|Meal Planning Strategies: Exchange Lists:||The exchange lists include: bread/starch, vegetable, milk, meat, fruit, and fat. Foods within one group (in the portion amt specified) contain equal number of calories and are approximately equal in grams of protein, fat, & CHO. Foods on one list may be interchanged with one another, allowing for a variety while maintaining the nutrient content of the food.|
|Nutritional Therapy: Alcohol||inhibits gluconeogenesis by the liver. This can cause severe hypoglycemia in pts on insulin or oral hypoglycemic medications. Encourage pts to discuss the use of alcohol with their health care provider because its use can make blood glucose more difficult to control.|
|Meal Planning Strategies:CHO counting:||When CHO counting is used, reading labels on food items, knowing what the "CHO budget" for the meal is, & knowing how many grams of CHO are in a serving of a food is the key to success.|
|Meal Planning Strategies:||Pts using intensive insulin or pump therapies can use CHO counting. After the amt of insulin needed to cover the usual meal is determined, insulin may be added or subtracted for changes in CHO intake. An initial formula of 1 unit of rapid acting insulin for each 15g of CHO provides flexibility to meal plans.|
|Special Considerations for type 1 Diabetes||Pts using rapid acting insulin by injection or insulin pump should adjust insulin based on the CHO content of the meals and snacks. Blood glucose monitoring before and 2 hrs after meals determines whether the insulin-to-CHO ratio is correct.|
|Special Considerations for type Diabetes cont||For pts on fixed insulin regimens, consistency of timing of meals and the amt of CHO eaten at each meal is important to prevent hypoglycemia.|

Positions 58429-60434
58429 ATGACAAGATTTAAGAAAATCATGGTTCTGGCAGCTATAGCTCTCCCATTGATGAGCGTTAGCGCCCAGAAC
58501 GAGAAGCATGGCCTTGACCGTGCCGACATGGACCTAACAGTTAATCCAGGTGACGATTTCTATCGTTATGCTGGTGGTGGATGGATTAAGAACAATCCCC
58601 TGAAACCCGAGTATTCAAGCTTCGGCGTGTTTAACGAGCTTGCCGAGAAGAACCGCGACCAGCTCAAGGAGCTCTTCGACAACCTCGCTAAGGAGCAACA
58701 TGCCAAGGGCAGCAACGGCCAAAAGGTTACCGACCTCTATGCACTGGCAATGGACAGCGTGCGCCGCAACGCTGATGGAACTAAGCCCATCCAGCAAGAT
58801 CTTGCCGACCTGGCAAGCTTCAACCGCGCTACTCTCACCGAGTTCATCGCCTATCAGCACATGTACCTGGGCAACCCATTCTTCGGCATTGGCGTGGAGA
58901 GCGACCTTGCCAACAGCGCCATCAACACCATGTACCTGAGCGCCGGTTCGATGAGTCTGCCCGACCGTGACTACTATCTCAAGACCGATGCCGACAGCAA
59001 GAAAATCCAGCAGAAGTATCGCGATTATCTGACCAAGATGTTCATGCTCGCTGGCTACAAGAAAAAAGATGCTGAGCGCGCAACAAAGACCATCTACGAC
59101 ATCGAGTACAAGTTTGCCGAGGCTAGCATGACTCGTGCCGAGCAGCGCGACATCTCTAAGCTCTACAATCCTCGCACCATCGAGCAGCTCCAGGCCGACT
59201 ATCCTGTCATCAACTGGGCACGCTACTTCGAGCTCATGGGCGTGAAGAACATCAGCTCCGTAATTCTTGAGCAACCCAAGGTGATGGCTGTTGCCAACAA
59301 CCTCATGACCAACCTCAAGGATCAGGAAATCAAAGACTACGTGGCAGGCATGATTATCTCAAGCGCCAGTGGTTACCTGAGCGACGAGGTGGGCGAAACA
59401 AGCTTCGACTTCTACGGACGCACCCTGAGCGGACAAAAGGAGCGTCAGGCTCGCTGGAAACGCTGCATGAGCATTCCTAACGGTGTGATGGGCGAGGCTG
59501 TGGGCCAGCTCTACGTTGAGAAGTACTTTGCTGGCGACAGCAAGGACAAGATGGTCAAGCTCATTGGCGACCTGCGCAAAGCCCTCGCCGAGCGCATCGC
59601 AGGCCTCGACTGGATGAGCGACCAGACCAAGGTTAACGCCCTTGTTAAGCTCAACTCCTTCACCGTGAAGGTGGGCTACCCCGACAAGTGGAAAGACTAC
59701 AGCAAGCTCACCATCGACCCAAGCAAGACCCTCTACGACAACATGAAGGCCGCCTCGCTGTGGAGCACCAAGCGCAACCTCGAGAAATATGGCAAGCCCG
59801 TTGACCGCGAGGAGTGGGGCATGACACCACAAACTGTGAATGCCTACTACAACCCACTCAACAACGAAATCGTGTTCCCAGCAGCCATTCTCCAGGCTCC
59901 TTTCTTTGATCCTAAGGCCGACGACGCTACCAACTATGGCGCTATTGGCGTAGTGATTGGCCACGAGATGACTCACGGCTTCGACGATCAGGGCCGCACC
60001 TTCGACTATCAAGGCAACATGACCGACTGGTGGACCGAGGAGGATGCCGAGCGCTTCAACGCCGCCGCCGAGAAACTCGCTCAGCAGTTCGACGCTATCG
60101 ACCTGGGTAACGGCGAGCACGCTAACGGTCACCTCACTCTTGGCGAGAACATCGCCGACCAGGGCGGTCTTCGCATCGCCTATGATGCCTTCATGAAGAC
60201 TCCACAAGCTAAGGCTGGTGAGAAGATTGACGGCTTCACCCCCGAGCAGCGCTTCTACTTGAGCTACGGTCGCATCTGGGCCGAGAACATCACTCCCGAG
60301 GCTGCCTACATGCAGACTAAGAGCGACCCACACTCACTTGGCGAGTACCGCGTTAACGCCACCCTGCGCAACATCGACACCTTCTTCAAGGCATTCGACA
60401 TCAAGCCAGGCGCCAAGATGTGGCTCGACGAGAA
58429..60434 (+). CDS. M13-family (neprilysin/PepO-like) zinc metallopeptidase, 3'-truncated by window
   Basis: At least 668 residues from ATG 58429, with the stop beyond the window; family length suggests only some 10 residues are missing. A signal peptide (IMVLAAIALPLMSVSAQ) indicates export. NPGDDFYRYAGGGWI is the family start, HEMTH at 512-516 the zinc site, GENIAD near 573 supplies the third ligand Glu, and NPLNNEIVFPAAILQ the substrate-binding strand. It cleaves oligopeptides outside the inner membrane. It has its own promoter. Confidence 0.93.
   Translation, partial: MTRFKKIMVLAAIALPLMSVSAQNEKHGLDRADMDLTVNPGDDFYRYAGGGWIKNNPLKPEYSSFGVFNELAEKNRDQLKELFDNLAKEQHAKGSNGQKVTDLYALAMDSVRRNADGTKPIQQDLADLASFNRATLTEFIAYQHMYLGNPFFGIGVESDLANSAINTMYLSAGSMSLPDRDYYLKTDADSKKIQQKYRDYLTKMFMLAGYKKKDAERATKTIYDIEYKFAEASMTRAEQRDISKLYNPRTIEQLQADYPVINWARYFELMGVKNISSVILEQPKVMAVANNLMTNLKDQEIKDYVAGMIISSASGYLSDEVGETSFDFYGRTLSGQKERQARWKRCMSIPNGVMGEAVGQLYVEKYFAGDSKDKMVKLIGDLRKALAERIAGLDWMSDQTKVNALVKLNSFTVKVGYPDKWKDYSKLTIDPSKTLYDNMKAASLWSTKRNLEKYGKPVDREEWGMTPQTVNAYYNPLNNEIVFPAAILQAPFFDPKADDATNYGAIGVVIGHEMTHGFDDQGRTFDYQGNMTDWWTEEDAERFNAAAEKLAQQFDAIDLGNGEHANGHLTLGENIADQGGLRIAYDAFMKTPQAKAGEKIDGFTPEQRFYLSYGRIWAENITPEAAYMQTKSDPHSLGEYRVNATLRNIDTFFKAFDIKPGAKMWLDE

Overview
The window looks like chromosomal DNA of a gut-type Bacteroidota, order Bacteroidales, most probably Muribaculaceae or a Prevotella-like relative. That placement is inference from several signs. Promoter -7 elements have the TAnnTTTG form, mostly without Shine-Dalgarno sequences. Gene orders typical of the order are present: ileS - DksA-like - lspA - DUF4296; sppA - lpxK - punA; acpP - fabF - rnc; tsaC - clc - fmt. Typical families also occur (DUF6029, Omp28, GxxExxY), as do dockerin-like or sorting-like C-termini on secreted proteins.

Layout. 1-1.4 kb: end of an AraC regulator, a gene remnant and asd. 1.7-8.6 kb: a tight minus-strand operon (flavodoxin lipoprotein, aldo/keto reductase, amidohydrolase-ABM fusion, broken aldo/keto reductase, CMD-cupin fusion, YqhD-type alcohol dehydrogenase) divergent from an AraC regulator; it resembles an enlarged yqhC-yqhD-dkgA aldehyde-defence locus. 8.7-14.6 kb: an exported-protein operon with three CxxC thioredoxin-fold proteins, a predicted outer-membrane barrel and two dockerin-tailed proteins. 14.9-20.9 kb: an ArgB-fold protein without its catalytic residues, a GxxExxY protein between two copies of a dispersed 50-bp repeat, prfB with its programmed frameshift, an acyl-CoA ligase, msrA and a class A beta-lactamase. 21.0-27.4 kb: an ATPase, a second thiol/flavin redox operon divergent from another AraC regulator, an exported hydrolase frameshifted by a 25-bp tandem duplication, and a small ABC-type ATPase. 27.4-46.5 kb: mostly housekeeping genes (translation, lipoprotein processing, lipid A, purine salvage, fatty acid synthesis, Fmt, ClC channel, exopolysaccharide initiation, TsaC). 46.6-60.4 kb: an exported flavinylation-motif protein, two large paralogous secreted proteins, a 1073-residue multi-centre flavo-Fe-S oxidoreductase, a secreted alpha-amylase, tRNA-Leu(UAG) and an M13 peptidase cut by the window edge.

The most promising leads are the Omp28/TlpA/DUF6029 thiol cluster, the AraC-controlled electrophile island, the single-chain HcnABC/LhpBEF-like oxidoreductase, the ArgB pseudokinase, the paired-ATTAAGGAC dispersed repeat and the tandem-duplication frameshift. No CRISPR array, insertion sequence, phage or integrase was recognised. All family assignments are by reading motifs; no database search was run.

|Special Considerations for type Diabetes cont||Physical exercise can cause hypoglycemia if insulin is not decreased before activity. For planned exercise, reduction in insulin dosage is the preferred method for hypoglycemia prevention. For unplanned exercise, intake of additional CHO is usually needed.|
|Special Considerations for type Diabetes cont||Hyperinsulinemia (chronic high blood insulin levels) can occur with intensive treatment schedules and may result in weight gain. These pts may need to manage hyperglycemia by restricting calories rather than increasing insulin.|
|Special Considerations for type 2 Diabetes||A moderate caloric restriction and an increase in physical activity improve diabetic control and weight control. Decrease of more than 10% of body weight can result in significant improvement in HbA1c.|
|Exercise Therapy|| Based on blood glucose levels.|
Monitor blood glucose levels before, during , and after exercise.
Pts with type 1 should perform vigorous exercise only if blood glucose levels are 80 to 250 mg/dL.
|Exercise Therapy cont|| When urine ketones are present, the pt should not exercise.|
Teach pt not to exercise within 1 hr of insulin injection or at the peak time of insulin action. Exercise increase absorption, increasing blood insulin levels.
Pt. education is individualized according to moderate or vigorous exercise.